Lisa McClure's China Diary


November 17, 1999

It's hard to believe it, but we're already into week 12 of the fall semester. Several of them will end in week 16, others in week 17, and the last couple in week 19, (the first week in January) so we're already well past the halfway point and beginning to play for the long winter holiday.

Right now, I'm teaching 9 two-hour classes a week, most of them Oral English. Two of my classes are outside the normal University system, and these students are adults of varying ages from a local company. The classes I teach them is somewhat similar, but with more of a business focus and a little more emphasis on reading and writing. They just started this week, and will continue past the end of the normal school year. All of my classes (except one new one) are scheduled for Monday - Wednesdays, which leaves me four consecutive days a week free. (I will start teaching one class on Saturday morning, beginning this weekend.)

I find that I really enjoy the teaching. It's completely different from my old job back home, doing technical writing. I used to spend my days quietly concentrating with my computer, and now I spend nearly all my time talking with my students, either individually or in front of up to 50 of them at a time. But underneath those obvious differences, there are some similarities to my job. In both cases, I have to figure out how to share information and teach the 'users', in an interesting and helpful way. Anyhow, the teaching goes well, and I really enjoy the work and the people here.

The weather turned very cold a few weeks back, right after my mother returned home from her three week visit to us in late September/early October. But we've been learning how to dress Chinese style, with lots of layers and long winter underwear, and haven't suffered too badly from the cold at all. Inside, the central radiator heat was turned on the first week in November, and our rooms are now always warm and comfortable.

Last Thursday, Lara and I took the train to Shenyang. It's a 2 1/2 - 3 hour trip, and there are frequent trains. As usual, Lara visited with our neighbors, and spent considerable time visiting two men across the aisle from us who were generously plying her with fruit and snacks. Here in Liaoning province, foreigners are few and far between, but NOBODY has ever before seen a Chinese child who can speak fluent English, so Lara is far more interesting and popular with people than I am. And as she can speak Chinese pretty well now, it is typical that she gets a lot of attention whenever we go out.

The only real plan we had for going to Shenyang was to visit one of my former students on Saturday evening. But I really wanted to just explore the city and 'hangout' and so Lara and I spent a lot of our time riding busses around town, doing a little bit of shopping, and a lot of time playing in various parks and fast food playgrounds.

Shenyang is the capital of Liaoning province, and it has a population of maybe 8 million people. (It's maybe the 4th or 5th most populous city in China) But there are relatively few cars, and because the economy has been so bad recently, most of the factories have been shut down, so the air is fairly clean and it's a very pleasant place to visit. From a Jinzhou point of view, it seems very large and modern and beautiful, with lots of lovely stores and beautiful things to see and buy.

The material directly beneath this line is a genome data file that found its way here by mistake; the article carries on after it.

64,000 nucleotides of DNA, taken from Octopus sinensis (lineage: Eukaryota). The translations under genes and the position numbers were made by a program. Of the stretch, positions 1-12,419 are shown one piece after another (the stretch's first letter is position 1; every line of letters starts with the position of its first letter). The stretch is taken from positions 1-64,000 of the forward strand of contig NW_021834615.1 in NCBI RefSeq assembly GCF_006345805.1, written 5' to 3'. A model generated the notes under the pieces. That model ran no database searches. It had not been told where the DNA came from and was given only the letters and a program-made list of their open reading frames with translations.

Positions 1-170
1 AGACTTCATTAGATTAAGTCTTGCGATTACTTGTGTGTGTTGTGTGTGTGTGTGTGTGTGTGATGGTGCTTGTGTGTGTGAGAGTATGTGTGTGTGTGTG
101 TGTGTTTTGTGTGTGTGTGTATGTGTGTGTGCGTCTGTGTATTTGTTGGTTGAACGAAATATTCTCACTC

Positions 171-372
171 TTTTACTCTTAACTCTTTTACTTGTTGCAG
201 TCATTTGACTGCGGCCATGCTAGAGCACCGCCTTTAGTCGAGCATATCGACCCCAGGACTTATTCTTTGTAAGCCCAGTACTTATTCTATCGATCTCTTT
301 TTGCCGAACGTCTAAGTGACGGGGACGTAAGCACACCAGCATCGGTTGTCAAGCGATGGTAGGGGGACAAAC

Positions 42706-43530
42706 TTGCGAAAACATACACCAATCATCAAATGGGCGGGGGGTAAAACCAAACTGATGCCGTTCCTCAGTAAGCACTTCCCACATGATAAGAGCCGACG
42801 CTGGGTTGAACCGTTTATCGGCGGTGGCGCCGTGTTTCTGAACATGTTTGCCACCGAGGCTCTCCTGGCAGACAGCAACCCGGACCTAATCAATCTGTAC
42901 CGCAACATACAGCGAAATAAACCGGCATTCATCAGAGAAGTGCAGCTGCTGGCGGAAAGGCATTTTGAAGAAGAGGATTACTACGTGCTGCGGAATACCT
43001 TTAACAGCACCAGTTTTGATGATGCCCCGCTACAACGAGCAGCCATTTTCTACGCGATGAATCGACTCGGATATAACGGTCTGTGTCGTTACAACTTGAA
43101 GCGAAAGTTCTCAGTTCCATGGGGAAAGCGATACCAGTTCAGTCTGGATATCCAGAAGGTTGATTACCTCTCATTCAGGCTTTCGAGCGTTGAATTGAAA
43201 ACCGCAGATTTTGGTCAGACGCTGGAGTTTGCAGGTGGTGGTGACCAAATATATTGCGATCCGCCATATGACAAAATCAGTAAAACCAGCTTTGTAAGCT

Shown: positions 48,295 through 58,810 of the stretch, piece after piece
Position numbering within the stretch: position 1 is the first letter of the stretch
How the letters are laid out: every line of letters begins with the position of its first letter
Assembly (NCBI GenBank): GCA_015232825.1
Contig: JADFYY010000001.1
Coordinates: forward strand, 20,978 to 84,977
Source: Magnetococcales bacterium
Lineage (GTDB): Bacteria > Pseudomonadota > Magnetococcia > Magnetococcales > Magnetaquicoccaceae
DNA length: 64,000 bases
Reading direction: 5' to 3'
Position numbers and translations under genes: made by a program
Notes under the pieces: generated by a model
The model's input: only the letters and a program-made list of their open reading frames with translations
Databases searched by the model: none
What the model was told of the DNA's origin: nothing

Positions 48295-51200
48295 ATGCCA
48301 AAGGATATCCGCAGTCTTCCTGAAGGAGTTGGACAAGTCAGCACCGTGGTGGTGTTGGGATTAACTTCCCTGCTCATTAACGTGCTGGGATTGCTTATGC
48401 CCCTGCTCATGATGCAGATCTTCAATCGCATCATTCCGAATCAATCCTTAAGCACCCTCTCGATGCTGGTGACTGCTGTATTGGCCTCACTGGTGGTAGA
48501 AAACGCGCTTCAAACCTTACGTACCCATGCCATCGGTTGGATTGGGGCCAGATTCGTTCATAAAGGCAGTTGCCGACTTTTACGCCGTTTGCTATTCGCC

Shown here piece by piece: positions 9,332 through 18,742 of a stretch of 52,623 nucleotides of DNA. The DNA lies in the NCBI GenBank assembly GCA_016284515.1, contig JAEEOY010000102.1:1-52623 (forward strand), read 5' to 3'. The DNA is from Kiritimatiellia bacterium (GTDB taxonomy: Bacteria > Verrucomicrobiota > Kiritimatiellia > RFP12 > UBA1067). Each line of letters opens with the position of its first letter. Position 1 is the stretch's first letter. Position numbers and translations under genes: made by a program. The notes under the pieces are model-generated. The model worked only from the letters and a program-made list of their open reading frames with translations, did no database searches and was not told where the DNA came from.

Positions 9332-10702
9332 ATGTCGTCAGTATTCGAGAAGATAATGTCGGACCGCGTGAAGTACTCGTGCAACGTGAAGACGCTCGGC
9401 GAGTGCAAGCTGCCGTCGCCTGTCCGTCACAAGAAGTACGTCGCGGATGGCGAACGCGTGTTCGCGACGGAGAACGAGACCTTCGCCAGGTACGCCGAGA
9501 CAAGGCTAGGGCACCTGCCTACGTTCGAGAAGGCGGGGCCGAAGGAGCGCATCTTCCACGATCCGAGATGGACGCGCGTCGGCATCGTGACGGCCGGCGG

We spent a couple of nights in the spare room at a teacher's dormitory building on the north side of town. ($2.50 per night) The bathroom conditions were primitive, but we each had our own comfortable bed, and it was a pleasant, quiet, and safe place to stay.

On Saturday evening, we met my friend, Lucy, and after a great dinner out together, we stayed with her in her parents home. On Sunday morning, we awoke to about 4 inches of snow, and it was still coming home.

Outside, the weather was very cold and blizzardy. Now, as a former Coloradan, I'm well used to cold winters and snow, but this was my first real experience of dealing with it as a pedestrian, and despite my layers of warm clothes, I felt a little cold. So, I taked Lucy into taking me to the local market and got her to help me buy some thick wool long johns.

The market was packed full of people, all buying similar warm clothing. My long johns reeked of mothballs, but once I got them on over my cotton long johns (just stood in a corner of a room filled with milling people and did the job in public) I was immediately MUCH warmer and stayed warm all through the rest of the day.

Lara and I took the 3 o'clock train back home on Sunday, but due to the bad weather, I guess, our train sat in the station and didn't actually leave until 4:30, and we didn't get back home until 8:30 pm. I later heard that many of my students didn't quite make it back home at all that night.

The Jinzhou streets were completely iced over, and they are still (two days later) very icy in many spots. It's been nearly impossible to keep from slipping and falling. But folks tell me that it's fairly unusual to have this much snow (about 5 inches) in one storm, so perhaps we won't have to deal with this too many times this winter.

People often ask me whether I'm suffering from the cold, and seem quite surprised that it doesn't bother me much at all. But they are equally surprised at how much I hate the snow and ice. Around here, it must be fairly rare, because everybody except me seems very pleased and excited about the snow, and not bothered much by the ice.

Anyway, it's Wednesday morning now, and I must run to get up and dressed and off to the first of my 3 classes!

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